A pronouns is a small word that takes the place of a noun in a sentence. We can use a pronoun instead of a noun. When we use pronouns, we don't have to repeat the same noun every time we refer to it, and pronouns help sentences flow more smoothly and make them easier to say.
Mary and John have asked for volunteers to help Mary and John paint Mary and John's house.
OR, using pronouns:
Mary and John have asked for volunteers to help them paint their house.
Sandy got a new puppy. Sandy's new puppy got Sandy's new puppy's paws in the mud and tracked Sandy's new puppy's muddy footprints all over Sandy's kitchen floor.
OR, using pronouns:
Sandy got a new puppy. Her new puppy got his paws in the mud and tracked his muddy footprints all over herkitchen floor.
The kinds of pronouns are:
personal pronouns; I, you, we, he, she, it, me, us, him, her, they, them.
demonstrative pronouns: this, that, these, those.
possessive pronouns: mine, yours, his, hers, its, ours, theirs.
possessive adjectives: my, your, his, her, their, its.
interrogative pronouns: who, whom, what, which, whose.
reflexive pronouns: myself, yourself, himself, herself, itself, ourselves, yourselves, themselves.
intensive pronouns: reflexive pronouns used to emphasize.
reciprocal pronouns: each other, one another.
relative pronouns: who, whom, whose, which, that.
indefinite pronouns: all, another, any, anybody, anyone, anything, both, each, either, enough, everybody, everyone, everything, few, fewer, less, little, many, more, most, much, neither, nobody, no one, nothing, none, one, other, others, several, some, somebody, someone, something, such, and they (people in general).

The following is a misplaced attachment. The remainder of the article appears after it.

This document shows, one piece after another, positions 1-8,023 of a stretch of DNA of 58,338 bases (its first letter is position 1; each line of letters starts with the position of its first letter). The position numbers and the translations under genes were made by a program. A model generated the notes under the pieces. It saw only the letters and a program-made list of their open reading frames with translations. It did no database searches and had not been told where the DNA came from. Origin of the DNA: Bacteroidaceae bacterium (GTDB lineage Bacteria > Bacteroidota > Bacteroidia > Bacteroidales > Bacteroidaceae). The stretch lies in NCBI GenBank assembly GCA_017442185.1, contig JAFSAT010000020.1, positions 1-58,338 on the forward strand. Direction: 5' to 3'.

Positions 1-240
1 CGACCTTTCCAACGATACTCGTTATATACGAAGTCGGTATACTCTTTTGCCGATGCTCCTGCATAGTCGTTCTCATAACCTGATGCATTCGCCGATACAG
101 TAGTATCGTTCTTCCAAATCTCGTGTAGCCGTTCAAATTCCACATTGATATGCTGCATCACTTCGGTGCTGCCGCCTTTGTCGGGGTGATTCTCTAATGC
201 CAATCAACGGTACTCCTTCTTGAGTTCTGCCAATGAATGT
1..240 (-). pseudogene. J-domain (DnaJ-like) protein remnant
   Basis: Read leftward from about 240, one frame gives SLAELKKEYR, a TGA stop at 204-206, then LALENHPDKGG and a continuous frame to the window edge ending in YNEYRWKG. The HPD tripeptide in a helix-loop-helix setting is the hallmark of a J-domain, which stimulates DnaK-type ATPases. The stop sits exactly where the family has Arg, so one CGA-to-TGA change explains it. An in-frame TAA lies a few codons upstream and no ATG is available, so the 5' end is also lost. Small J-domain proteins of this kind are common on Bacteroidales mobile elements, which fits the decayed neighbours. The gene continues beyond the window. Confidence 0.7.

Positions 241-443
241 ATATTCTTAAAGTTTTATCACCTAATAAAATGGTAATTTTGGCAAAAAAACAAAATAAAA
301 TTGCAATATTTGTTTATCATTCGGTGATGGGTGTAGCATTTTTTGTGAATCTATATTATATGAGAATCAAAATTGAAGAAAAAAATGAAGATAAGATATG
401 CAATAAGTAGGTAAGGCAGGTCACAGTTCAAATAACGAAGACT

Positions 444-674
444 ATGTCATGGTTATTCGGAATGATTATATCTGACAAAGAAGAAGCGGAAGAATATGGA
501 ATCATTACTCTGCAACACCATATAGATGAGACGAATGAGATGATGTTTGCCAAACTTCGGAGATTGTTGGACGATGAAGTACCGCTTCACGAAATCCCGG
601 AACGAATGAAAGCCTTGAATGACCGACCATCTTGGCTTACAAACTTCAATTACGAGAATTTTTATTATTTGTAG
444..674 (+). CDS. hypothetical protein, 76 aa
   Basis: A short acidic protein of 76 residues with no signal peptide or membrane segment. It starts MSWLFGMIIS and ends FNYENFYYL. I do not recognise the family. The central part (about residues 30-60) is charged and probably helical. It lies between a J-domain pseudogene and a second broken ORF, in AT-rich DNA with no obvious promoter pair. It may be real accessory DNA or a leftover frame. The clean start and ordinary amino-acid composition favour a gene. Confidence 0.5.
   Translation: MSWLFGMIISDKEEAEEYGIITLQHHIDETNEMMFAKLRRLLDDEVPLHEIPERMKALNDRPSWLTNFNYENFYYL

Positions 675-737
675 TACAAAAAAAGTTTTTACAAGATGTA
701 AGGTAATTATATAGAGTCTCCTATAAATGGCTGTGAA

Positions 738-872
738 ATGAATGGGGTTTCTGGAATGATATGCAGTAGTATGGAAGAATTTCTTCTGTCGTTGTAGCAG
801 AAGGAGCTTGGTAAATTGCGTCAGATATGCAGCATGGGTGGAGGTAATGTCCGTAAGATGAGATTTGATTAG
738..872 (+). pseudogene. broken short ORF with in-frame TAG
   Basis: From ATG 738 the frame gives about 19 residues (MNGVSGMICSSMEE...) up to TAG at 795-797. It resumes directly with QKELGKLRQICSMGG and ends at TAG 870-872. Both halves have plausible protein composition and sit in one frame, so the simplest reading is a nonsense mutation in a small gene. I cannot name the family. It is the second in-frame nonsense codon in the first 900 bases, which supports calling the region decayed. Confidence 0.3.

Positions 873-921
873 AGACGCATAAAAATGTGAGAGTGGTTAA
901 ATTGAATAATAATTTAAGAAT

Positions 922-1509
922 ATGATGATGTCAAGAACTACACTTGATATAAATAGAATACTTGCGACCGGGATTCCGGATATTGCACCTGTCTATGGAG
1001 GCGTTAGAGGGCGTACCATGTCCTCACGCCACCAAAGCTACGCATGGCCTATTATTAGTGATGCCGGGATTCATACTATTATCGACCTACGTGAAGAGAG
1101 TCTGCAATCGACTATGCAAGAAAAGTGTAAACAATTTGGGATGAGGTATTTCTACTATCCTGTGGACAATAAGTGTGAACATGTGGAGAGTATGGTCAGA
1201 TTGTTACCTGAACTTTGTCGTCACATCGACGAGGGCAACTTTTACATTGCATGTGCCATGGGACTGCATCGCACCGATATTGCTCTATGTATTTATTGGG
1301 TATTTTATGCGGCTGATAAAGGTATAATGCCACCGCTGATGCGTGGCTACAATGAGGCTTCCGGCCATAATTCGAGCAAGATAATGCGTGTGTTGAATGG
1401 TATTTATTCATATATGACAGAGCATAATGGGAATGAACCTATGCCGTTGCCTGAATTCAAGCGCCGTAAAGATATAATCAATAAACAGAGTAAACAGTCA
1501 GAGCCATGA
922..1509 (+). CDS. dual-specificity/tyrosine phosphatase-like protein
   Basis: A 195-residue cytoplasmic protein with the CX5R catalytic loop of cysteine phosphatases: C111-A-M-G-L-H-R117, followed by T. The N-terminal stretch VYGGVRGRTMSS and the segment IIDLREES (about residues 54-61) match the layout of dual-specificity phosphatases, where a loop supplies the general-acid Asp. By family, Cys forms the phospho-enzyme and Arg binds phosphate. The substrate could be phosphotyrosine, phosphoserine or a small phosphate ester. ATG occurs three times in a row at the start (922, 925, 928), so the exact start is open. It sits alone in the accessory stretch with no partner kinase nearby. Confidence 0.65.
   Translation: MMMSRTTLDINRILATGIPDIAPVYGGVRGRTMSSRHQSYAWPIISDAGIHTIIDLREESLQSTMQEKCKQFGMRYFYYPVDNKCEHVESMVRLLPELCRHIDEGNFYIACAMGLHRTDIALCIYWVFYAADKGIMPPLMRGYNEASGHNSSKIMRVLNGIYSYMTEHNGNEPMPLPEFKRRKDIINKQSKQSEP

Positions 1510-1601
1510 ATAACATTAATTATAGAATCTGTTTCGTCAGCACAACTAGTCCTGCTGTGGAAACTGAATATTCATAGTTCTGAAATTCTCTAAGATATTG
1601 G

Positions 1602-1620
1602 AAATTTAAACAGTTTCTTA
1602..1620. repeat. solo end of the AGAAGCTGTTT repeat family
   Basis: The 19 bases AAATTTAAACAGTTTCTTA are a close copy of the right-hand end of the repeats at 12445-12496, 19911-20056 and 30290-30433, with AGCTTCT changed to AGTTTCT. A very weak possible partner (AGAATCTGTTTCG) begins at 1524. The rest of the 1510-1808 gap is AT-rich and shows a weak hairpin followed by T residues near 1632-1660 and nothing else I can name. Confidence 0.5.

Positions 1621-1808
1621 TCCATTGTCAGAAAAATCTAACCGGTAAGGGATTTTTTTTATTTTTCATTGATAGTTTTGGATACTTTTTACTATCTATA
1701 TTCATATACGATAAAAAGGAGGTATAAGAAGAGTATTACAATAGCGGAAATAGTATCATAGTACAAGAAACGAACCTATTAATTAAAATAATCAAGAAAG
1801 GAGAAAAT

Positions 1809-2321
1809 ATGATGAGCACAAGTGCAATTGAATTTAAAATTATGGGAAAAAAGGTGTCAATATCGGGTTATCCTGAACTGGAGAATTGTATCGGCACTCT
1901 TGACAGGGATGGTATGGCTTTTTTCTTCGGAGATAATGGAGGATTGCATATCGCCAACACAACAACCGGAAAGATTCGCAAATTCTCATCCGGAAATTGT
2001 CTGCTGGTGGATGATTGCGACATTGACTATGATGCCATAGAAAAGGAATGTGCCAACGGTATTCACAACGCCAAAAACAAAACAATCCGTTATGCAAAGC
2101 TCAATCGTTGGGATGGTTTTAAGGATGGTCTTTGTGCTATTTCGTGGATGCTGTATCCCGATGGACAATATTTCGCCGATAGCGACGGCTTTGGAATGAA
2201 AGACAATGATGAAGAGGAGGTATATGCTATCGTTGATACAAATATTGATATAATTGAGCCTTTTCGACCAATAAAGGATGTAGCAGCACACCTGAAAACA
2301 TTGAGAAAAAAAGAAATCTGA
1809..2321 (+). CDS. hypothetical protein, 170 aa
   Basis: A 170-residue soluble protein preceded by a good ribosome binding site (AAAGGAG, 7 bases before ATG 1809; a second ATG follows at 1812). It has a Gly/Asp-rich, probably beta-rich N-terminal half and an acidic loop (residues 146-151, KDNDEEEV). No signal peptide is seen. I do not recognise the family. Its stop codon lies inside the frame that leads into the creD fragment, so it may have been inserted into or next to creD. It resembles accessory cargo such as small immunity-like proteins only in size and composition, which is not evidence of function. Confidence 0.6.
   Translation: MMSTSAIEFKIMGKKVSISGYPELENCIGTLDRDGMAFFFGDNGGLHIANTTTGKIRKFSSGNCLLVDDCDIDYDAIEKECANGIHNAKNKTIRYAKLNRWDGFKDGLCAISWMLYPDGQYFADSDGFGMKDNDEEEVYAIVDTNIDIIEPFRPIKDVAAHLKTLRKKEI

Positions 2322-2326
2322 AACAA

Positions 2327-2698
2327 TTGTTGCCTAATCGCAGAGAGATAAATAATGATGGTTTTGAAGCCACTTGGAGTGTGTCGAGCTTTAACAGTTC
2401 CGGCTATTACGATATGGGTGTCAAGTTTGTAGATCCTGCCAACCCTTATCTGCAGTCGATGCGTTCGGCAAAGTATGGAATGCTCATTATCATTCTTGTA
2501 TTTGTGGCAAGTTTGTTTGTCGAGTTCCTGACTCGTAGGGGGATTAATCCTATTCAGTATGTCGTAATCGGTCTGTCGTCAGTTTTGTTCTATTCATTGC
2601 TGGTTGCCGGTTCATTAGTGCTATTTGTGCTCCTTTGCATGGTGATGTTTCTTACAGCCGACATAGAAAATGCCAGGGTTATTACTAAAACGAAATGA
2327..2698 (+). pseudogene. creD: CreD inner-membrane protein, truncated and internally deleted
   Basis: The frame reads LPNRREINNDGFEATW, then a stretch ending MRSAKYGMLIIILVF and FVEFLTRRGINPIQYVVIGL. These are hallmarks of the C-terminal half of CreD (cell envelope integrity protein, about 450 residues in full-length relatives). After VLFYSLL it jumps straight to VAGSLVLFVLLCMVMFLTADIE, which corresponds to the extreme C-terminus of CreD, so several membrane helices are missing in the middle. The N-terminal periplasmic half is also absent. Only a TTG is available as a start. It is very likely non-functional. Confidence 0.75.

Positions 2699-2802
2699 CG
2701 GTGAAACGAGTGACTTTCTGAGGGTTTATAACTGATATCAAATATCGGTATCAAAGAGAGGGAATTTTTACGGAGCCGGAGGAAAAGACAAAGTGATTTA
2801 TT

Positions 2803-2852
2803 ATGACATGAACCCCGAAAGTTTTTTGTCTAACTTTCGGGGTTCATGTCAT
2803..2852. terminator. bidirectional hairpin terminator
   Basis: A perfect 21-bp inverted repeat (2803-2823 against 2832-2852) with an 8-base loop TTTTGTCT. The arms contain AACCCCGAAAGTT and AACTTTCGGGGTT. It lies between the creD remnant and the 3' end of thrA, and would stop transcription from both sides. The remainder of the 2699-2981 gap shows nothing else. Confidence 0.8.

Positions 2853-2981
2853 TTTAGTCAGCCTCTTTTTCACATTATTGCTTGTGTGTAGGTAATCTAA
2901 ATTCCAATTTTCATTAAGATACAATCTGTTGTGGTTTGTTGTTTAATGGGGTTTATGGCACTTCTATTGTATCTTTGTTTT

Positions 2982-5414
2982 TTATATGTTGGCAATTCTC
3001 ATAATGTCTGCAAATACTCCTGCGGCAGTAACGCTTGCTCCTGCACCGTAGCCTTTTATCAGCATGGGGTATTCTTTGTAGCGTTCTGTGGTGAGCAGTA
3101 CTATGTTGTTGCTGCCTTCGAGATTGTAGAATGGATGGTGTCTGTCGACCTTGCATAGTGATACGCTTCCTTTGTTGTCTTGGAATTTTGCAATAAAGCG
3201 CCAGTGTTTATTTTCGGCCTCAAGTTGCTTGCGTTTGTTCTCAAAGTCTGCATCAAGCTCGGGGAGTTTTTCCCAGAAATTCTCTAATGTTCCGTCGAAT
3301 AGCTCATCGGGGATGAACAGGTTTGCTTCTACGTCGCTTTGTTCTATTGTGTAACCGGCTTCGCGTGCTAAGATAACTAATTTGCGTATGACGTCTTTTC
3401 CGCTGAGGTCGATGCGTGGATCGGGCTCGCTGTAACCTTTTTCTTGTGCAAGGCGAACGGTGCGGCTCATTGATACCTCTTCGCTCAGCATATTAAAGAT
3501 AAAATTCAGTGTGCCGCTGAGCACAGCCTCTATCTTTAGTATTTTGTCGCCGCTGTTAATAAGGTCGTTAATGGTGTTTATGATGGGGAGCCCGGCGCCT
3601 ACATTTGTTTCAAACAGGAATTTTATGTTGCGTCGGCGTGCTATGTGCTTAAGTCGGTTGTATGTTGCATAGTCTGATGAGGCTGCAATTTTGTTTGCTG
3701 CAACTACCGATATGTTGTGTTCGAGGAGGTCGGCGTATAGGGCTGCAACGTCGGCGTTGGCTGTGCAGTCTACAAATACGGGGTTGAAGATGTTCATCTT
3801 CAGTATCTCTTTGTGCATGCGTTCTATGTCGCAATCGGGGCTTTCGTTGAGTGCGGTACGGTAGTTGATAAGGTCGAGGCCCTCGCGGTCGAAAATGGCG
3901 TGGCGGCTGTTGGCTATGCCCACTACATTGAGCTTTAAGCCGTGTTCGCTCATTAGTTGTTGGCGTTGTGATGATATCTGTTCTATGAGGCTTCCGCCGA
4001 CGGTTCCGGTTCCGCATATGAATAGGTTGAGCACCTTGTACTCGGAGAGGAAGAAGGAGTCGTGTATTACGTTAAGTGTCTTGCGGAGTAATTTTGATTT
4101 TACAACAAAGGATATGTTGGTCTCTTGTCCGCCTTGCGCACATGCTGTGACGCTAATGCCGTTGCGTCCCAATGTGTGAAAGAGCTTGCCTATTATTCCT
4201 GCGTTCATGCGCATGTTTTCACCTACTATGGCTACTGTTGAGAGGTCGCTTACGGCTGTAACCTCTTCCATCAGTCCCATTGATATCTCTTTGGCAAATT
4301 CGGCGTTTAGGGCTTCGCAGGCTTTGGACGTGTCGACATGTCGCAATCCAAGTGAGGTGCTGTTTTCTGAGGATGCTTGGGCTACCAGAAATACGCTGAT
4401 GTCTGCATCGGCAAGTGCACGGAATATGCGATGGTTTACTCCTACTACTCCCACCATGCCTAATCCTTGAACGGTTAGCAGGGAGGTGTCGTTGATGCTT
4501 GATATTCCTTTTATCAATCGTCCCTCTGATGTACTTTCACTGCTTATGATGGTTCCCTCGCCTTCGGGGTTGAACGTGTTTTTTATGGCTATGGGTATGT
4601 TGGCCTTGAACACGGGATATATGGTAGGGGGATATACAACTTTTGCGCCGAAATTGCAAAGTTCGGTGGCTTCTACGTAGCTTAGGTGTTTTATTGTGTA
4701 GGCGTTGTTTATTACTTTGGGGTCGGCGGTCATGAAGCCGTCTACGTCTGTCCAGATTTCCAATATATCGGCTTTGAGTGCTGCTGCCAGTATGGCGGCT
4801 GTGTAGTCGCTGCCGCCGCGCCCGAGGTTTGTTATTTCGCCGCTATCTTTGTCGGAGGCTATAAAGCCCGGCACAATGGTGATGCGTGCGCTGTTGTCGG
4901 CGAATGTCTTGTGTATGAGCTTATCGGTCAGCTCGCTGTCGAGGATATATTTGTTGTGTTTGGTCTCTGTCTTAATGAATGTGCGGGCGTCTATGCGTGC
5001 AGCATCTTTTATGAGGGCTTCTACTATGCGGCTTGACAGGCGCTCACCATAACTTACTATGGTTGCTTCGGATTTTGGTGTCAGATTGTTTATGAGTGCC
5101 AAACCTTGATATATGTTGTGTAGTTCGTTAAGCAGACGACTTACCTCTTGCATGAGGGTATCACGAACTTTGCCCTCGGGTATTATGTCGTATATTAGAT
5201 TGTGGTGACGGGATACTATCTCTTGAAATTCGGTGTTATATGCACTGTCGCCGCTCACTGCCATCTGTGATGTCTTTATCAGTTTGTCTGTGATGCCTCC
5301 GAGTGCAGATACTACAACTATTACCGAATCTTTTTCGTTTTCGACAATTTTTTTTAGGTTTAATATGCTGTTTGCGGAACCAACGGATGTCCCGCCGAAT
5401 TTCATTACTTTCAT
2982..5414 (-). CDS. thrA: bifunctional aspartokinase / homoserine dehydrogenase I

More example Sentences:
David reads the paper;he reads it every morning.
The pronoun 'he' replaces the noun 'David' and 'it' replaces 'paper'.
The boys didn't make the team and they were very sad.
The pronoun 'they' replaces the noun 'boys'.
Jane sent her mother yellow roses which are herfavorite flowers.
The relative pronoun 'which' replaces the noun 'roses' and the possessive adjective 'her' stands in for the possessive noun 'Jane's'.
A relative pronoun is a word used to introduce a relative clause, a type of subordinate (dependent) clause that 'relates' to the antecedent.
A relative clause is a group of words that includes a subject and a verb but is not a complete sentence. The relative clause provides information about its antecedent.
The relative pronouns are who, whom, whose, which, that.
The boy who called you was looking for the math assignment.
To whom should I address the note.
The man whose car was damaged was angry.
The ring which was my grandmother's was a graduation gift.
The car that I drive is old.
An interrogative pronoun is a word used to introduce a question.
The interrogative pronouns are: what, which, who, whom, whose.
The interrogative pronoun takes the place of the answer to the question.
What time does the movie start?
Who is the new math teacher?
To whom do I give the completed application?
Which do you like best?
A participial adjective is a present or past participle that is used to modify a noun.
The topic sentence, the body with supporting sentences, and the clincher sentence
what is the difference between Interrogative pronoun, Interrogative adjective and Interrogative adverb
help combine balance on both sides of the sentence
The three degrees (of comparison) for adjectives are Positive, Comparative and Superlative.
Citizen Kane was famous for the deep focus technique.
The positive degree is the base form of the adjective or adverb (not the comparative or the superlative).
good = positive degree
better = the comparative
best = the superlative
much = positive degree
more = the comparative
most = the superlative
It could refer to the apple or the maze.
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When the claim depends on information about identity:) Apex <3
Cavemen Paintings were crude and mimetic. They closely resembled real life objects.